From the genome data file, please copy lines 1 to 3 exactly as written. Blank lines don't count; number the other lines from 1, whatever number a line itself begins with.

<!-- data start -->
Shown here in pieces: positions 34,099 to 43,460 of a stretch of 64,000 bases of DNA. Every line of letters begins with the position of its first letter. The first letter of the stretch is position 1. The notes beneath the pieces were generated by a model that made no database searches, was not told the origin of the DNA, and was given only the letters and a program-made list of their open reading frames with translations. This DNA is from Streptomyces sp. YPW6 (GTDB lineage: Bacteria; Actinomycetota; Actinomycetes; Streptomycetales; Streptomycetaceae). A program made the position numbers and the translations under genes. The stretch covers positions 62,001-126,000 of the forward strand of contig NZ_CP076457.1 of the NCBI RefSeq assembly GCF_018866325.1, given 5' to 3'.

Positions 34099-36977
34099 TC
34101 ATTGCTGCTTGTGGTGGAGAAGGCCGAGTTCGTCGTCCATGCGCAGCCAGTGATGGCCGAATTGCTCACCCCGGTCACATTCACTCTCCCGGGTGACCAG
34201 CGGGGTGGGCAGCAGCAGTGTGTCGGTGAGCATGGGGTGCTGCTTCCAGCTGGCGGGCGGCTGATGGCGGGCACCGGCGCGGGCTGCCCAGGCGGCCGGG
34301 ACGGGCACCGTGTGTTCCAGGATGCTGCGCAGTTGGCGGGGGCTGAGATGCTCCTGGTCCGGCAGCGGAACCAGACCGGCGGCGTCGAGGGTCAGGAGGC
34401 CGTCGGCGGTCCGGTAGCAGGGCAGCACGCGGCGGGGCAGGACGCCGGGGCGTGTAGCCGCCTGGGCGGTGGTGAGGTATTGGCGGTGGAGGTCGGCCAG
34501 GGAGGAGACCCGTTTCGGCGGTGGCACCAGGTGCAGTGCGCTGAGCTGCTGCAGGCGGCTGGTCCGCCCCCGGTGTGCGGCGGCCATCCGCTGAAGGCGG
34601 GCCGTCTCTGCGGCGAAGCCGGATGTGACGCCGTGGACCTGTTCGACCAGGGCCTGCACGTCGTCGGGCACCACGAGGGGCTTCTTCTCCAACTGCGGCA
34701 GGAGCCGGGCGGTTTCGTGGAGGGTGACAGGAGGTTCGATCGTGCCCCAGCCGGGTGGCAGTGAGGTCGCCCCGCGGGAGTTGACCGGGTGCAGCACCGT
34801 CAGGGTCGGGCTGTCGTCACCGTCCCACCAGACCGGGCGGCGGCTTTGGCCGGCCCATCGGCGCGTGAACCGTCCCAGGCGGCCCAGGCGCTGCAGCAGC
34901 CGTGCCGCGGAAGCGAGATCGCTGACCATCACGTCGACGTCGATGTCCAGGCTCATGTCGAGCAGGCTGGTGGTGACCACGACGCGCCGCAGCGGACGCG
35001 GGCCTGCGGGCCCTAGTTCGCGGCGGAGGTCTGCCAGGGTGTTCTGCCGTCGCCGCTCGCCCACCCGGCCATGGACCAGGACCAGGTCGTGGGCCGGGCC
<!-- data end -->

Shown here in pieces: positions 34,099 to 43,460 of a stretch of 64,000 bases of DNA. Every line of letters begins with the position of its first letter. The first letter of the stretch is position 1. The notes beneath the pieces were generated by a model that made no database searches, was not told the origin of the DNA, and was given only the letters and a program-made list of their open reading frames with translations. This DNA is from Streptomyces sp. YPW6 (GTDB lineage: Bacteria; Actinomycetota; Actinomycetes; Streptomycetales; Streptomycetaceae). A program made the position numbers and the translations under genes. The stretch covers positions 62,001-126,000 of the forward strand of contig NZ_CP076457.1 of the NCBI RefSeq assembly GCF_018866325.1, given 5' to 3'.

Positions 34099-36977
34099 TC